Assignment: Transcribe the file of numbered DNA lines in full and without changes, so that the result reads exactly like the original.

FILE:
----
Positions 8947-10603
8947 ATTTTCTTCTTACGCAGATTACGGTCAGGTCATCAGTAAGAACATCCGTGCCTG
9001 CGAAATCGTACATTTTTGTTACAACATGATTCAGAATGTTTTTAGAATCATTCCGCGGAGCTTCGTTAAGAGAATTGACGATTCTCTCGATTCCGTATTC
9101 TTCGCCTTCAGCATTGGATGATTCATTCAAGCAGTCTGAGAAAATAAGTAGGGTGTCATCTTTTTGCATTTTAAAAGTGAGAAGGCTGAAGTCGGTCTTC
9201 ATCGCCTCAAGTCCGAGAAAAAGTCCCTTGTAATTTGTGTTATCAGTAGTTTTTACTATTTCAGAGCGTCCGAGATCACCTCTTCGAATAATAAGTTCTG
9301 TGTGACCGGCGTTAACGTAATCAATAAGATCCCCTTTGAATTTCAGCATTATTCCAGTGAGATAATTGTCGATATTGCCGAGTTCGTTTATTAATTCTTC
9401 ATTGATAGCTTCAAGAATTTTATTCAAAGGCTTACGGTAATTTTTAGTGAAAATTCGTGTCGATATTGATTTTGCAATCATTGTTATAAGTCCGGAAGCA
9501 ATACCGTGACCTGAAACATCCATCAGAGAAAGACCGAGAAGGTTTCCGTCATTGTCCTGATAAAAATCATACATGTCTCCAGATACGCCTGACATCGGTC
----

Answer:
Positions 8947-10603
8947 ATTTTCTTCTTACGCAGATTACGGTCAGGTCATCAGTAAGAACATCCGTGCCTG
9001 CGAAATCGTACATTTTTGTTACAACATGATTCAGAATGTTTTTAGAATCATTCCGCGGAGCTTCGTTAAGAGAATTGACGATTCTCTCGATTCCGTATTC
9101 TTCGCCTTCAGCATTGGATGATTCATTCAAGCAGTCTGAGAAAATAAGTAGGGTGTCATCTTTTTGCATTTTAAAAGTGAGAAGGCTGAAGTCGGTCTTC
9201 ATCGCCTCAAGTCCGAGAAAAAGTCCCTTGTAATTTGTGTTATCAGTAGTTTTTACTATTTCAGAGCGTCCGAGATCACCTCTTCGAATAATAAGTTCTG
9301 TGTGACCGGCGTTAACGTAATCAATAAGATCCCCTTTGAATTTCAGCATTATTCCAGTGAGATAATTGTCGATATTGCCGAGTTCGTTTATTAATTCTTC
9401 ATTGATAGCTTCAAGAATTTTATTCAAAGGCTTACGGTAATTTTTAGTGAAAATTCGTGTCGATATTGATTTTGCAATCATTGTTATAAGTCCGGAAGCA
9501 ATACCGTGACCTGAAACATCCATCAGAGAAAGACCGAGAAGGTTTCCGTCATTGTCCTGATAAAAATCATACATGTCTCCAGATACGCCTGACATCGGTC